Adding Music To Your Life
Whether it's in your car, as you exercise or while you fall asleep - chances are you listen to music at some point during your day. And while nearly everybody knows the benefits of listening to music, new research suggests that we may be just scratching the surface when it comes to understanding how music can actually make us stronger, healthier and more creative.
Playing an instrument, improving your singing voice and studying in-depth music theory can all boost your brain in significant ways, according to researchers at the University of Zurich.
"Learning to play a musical instrument has definite benefits and can increase IQ by seven points," Lutz Jancke, a psychologist at the university, told the Telegraph.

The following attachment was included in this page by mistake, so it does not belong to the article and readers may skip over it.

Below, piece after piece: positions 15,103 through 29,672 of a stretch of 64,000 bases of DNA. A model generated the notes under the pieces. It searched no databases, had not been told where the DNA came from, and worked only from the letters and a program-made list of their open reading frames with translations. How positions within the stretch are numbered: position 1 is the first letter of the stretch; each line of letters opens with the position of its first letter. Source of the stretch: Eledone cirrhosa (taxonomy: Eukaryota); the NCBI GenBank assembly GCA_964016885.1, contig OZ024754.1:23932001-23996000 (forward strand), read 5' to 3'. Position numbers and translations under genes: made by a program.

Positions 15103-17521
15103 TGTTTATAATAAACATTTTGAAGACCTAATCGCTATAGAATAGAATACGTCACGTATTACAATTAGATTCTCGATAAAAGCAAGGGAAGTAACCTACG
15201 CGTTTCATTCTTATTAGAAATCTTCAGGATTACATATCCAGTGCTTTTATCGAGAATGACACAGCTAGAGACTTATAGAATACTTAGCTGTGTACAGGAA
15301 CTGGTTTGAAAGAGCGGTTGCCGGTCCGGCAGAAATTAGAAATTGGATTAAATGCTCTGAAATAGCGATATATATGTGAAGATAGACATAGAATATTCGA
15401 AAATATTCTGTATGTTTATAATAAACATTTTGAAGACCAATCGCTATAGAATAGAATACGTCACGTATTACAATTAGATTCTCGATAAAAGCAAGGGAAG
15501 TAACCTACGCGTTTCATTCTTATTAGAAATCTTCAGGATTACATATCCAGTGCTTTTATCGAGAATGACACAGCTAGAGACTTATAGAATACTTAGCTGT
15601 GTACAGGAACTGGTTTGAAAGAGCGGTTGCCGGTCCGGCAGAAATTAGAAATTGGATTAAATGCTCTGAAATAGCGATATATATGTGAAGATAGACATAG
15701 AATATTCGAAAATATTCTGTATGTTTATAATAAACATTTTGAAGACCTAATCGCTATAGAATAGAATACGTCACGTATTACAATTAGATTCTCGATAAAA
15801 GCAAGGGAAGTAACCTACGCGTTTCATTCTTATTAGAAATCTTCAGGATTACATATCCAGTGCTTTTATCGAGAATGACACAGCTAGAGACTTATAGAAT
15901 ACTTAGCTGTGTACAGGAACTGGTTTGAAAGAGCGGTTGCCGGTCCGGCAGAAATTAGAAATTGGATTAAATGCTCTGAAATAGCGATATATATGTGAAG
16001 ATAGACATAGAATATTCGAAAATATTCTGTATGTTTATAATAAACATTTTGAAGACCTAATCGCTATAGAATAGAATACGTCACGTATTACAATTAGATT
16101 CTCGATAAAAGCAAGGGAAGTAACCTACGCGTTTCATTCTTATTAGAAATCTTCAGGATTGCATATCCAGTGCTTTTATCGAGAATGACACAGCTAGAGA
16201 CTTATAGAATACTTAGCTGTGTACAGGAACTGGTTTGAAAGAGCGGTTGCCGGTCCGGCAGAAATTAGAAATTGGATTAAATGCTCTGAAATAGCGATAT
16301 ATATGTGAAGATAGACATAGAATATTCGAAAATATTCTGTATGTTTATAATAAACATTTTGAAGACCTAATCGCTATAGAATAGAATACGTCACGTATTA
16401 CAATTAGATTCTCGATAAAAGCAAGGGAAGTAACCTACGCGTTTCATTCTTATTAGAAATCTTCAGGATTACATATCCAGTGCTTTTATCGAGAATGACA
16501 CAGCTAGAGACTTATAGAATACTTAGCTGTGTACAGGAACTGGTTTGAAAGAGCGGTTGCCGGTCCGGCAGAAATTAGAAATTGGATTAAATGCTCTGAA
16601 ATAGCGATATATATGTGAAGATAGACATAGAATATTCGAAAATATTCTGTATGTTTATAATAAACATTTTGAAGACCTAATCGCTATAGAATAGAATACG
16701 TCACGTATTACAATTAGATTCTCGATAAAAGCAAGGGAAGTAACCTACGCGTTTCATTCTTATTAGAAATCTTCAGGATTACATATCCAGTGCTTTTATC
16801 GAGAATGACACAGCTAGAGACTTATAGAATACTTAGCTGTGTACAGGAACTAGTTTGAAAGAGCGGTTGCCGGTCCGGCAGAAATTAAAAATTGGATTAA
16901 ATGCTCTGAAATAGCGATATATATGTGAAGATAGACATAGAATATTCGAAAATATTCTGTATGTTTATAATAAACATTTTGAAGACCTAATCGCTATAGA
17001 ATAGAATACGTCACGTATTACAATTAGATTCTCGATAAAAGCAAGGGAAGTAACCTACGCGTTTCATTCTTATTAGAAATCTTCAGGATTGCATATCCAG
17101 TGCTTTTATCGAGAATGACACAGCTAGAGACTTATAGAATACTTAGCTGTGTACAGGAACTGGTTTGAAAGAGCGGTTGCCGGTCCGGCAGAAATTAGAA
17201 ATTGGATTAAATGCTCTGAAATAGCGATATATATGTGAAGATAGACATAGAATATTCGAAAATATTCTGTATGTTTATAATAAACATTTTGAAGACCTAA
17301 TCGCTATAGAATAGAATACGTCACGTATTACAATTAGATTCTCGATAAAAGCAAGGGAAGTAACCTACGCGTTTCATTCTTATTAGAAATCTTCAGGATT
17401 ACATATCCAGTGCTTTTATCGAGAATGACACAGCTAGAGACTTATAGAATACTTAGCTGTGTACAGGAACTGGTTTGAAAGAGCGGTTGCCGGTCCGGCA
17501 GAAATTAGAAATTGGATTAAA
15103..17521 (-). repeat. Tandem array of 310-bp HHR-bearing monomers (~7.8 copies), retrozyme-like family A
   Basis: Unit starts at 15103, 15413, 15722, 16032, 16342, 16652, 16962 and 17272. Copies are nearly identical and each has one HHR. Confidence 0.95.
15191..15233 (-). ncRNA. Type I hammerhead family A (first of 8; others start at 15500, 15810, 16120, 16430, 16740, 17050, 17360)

With its ability to push your brain and new modes of thought, music can help your brain in some unexpected ways.
Often called the "universal language," music can actually help you learn foreign tongues as well. The process of learning French, for example, is closely related to the developing musical understanding.
Your own language
What's more, musical knowledge can even help you get better at your understanding the language you already speak. The ability to up on inflections and tones have been shown to be stronger in musicians.
Researchers have also shown that music education could be a powerful tool in combatting certain learning disorders, such as dyslexia. By helping children separate useful information from non-useful, music can help them learn to concentrate and improve their memory.
Due to music's gradual learning curve and gratifying sense of achievement, learning an instrument can also be a good way to improve patience and discipline. With gains parceled out slowly over time, music can help develop long-term learning skills that can be broadly applied.